At the start of the pandemic, Dr. Mona Fouad received funding from the National Institutes of Health (NIH) Rapid Acceleration of Diagnostics Initiative-Underserved Populations (RADx-UP) program. Since then, the team has brought its community-based testing model to Jefferson County. Powered by the UAB Minority Health & Health Disparities Research Center (MHRC), the purpose of the study was to test a three-pronged approach consisting of robust pre-testing community engagement and communication to improve reach and acceptability; targeted mobile testing in underserved neighborhoods to increase access; and culturally appropriate post-testing navigation/assistance and follow-up services to ensure better impact and health outcomes.

    Leveraging the MHRC's Community Engagement team, RADx-UP has been able to partner with 15 organizations—consisting of churches, city government, and public housing sites—to host 46 successful testing events with over 1,000 people tested for COVID-19.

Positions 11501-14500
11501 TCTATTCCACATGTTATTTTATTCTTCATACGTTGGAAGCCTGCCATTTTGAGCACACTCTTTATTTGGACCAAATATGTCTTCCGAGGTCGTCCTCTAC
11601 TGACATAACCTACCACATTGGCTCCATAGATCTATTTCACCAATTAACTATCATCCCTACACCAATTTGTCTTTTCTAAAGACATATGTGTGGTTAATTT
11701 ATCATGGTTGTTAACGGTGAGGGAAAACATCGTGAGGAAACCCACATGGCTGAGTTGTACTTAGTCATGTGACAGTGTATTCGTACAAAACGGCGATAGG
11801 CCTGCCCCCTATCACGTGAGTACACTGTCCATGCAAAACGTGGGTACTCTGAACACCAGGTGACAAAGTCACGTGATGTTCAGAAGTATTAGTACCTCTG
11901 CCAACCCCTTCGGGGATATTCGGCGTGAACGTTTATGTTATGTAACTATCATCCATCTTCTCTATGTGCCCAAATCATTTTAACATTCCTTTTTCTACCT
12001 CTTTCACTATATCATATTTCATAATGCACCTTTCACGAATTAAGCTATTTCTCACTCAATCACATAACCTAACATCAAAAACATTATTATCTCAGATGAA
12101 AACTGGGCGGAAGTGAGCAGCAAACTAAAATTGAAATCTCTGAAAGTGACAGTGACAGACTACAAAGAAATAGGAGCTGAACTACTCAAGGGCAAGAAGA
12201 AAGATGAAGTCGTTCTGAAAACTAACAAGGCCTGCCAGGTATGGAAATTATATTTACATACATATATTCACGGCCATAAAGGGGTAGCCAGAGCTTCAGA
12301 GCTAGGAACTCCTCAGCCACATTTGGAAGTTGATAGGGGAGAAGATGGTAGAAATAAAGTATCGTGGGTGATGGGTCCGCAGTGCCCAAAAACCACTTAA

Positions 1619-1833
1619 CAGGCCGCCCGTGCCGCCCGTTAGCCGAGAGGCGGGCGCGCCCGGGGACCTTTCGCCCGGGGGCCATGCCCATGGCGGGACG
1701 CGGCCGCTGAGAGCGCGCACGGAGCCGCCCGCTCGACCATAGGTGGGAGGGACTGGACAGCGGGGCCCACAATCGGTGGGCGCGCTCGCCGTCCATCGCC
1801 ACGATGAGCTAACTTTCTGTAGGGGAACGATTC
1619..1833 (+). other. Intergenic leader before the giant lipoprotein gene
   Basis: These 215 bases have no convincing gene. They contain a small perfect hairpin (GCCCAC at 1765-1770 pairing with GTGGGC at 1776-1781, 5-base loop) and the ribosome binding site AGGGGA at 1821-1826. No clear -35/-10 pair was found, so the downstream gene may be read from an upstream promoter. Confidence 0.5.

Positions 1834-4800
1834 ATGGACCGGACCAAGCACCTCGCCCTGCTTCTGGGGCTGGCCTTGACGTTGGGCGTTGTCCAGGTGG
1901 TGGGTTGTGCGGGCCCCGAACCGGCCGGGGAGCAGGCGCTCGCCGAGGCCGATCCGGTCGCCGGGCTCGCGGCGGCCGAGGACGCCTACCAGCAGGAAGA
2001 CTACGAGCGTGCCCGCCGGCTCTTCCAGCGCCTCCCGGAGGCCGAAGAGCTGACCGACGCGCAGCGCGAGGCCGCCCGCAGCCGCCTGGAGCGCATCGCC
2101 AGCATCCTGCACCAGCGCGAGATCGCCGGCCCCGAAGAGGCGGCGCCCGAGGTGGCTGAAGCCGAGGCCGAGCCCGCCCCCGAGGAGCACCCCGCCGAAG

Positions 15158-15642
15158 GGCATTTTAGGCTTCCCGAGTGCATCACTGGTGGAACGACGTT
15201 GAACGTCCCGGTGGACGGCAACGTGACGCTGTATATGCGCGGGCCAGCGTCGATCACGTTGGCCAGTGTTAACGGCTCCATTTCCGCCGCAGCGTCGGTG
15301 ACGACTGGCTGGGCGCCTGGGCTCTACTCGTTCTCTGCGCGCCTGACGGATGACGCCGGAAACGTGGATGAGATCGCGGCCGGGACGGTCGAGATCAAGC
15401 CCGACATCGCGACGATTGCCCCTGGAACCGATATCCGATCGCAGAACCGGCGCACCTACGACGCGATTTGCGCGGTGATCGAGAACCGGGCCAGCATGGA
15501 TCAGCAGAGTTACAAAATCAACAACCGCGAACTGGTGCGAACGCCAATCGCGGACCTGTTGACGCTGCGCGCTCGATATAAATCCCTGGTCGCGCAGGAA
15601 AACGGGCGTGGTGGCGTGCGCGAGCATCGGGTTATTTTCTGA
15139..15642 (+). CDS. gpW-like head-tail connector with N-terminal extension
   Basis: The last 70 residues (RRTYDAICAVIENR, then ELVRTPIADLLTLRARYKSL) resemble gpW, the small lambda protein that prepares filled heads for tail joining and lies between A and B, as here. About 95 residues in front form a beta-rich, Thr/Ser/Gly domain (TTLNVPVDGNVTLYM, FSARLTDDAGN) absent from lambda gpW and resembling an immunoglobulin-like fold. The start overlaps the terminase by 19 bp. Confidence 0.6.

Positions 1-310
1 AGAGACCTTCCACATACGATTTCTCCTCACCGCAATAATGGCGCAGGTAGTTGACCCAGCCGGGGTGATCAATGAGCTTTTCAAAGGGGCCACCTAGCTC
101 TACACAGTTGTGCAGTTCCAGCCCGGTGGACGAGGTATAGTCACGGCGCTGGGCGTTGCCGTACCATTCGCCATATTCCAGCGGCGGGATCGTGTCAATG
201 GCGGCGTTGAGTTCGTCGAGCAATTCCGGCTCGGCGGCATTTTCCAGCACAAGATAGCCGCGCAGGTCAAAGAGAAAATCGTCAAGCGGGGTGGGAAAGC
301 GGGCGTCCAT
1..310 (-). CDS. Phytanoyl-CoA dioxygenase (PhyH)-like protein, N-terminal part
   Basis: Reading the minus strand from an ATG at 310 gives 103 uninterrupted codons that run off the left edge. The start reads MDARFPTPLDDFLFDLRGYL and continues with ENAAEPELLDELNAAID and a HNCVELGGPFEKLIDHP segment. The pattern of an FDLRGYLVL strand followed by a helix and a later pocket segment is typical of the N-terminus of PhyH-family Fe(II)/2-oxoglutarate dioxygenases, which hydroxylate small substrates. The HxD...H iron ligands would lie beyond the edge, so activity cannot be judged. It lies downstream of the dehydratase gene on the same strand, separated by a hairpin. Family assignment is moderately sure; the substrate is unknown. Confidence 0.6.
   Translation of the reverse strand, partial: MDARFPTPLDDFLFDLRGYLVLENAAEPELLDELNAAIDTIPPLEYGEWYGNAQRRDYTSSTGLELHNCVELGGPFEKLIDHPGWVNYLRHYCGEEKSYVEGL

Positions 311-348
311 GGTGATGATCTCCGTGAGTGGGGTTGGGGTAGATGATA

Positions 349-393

RADx UP Infographic V2Melissa Ryan, MSHQS, Program Manager II for the UAB MHRC explains, "People turn to their pastors and they trust them. So, having a pastor who is willing to lend us their church and say to their congregation, 'This is a good source of information. This is a great place to get tested and vaccinated. You will not be taken advantage of. They're here to help.' has been really beneficial. They have these preexisting community engagement strategies, too. They've allowed us access to places that we wouldn't normally have access to."